The enigmatic Mark ‘Scratch’ Cameron was our profile star in Flight. 260. Seven-time Scottish surfing champion, longtime teapot collector and storyteller and most recently the first man to swim across the Pentland Firth – a venture inspired by a strange and tragic event in his personal life. Comprised of all kinds of colorful tangents, the piece serves as a living portrait of one of Britain’s finest surf eccentrics and the Scottish hinterland community he inhabits, masterfully crafted by the best writer in surfing nation of the North, Jamie Currie.

Photos: Yoshi Tanaka

Home at last

Nique Miller spent his early years running on track in Texas and tackling the challenges of biracial growth in the Americas. Then, in her early twenties, she moved to Hawaii, discovered surfing, and her life was forever changed. In Flight. 260, Sophie Everard catches up with Nique – now a world-renowned longboarder with a major sponsor, numerous magazine covers and 230,000 subscribers to her name – to dig past the smile insta persona for a candid conversation about talent, tenacity, prejudice and the awakening of the surf industry launched by the Black Lives Matter movement.

Photos via wannasurf.com

The origins of Wannasurf

In Flight. 260 Luke Gartside sets out to uncover the origins of the internet’s oldest, weirdest, and most comprehensive surf guide to find out what inspired its creation and why it seems to be stuck in a time lag of around 2007.

The investigation led to many unexpected places, from an oil rig off the coast of war-torn Angola, via Tahiti and finally to the unlikely creator of the site, who shared the intriguing tale of what happened during his dream of democratizing our collective knowledge of spots. collided with early parish surf culture.

Photos: Ron Perrott and Jeff Divine

Turning the tide on apartheid

This essay, taken from the excellent Empire in waves by Scott Laderman and published in Flight. 261, presents a forensic exploration of the surfing world‘s reaction to apartheid. From a chronicle of the furious backlash faced by surf editors who dared to bring the subject to the fore in the 1960s and 1970s to the much-publicized boycott undertaken by three of the world’s most famous surfers in the late 1980s , it is meticulously researched and infinitely enlightening, with take-out meals that far transcend the subject.

Photos: Suzi Allen and John Conway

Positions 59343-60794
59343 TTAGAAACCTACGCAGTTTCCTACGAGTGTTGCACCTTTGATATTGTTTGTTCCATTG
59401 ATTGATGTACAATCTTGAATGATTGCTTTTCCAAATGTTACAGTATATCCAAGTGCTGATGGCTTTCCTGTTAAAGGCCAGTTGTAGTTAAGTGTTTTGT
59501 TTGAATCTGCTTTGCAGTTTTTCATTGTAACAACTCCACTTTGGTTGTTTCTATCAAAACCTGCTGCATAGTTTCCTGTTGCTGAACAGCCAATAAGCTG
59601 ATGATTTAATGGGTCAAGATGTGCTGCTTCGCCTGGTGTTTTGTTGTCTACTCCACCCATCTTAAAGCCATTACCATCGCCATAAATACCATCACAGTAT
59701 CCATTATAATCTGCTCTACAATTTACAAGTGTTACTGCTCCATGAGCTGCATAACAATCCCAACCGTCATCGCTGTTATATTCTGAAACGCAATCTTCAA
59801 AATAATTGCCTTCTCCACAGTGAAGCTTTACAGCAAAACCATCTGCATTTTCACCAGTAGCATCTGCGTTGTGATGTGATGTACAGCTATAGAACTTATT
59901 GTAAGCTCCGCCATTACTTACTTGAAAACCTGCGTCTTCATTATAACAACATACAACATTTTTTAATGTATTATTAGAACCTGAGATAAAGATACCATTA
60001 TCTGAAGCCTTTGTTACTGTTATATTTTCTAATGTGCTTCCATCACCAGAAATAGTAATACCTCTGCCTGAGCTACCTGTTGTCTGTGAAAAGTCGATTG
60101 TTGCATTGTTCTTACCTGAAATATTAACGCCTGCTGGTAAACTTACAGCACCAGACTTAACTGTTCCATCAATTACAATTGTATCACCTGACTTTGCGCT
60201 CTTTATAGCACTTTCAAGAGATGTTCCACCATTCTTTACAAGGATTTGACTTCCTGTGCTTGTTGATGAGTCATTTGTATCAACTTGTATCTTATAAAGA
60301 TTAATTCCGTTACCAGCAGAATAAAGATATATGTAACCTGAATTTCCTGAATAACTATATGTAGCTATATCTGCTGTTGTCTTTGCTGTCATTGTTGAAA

Wide wooden web

In Flight. 261‘s Wood Wide Web, Paul Evans examines the heyday of an impromptu surf town, forged in a French pine forest in the early 90s. Inhabited by a group of surfing legends, travelers, disbelievers and misfits, the story traces the creation, rise and ultimate demise of the place through the first-hand accounts of those who lived it.

Photos courtesy of the author

The stowaway

In The Stowaway, we tell the story stranger than fiction of a father and son sailing trip across the Atlantic going awry. It’s a wild tale featuring a dead end on the high seas, a bullmastiff in a homemade harness and a shipwreck in West Africa that will likely leave you contemplating the delicate relationship between perception and reality and certainly leave you tired. to implement those plans for a windsurfing trip across the ocean anytime soon.

Photos: Sarah Witt

Heavy metal hunter

For Flight. 260Paul Evans escaped the Hossegor bogs in the dead of winter and headed for the bright lights of Biarritz, where a local surfer and underwater hunter embarked on a mission to rid the sea of ​​contamination by metals, one sinker at a time.

Tom Flambeaux’s Plombkemon Challenge is a call to action for underwater fishermen in France and around the world to help clean up our ocean playgrounds. While plastic pollution on the sea surface and on our beaches rightly remains in the media spotlight, Tom hoped to do something about the silent and hidden threat of lead, a highly toxic heavy metal, which he found. in almost every rock pool near his home. in the Basque resort.

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Cover photo: Federico Vanno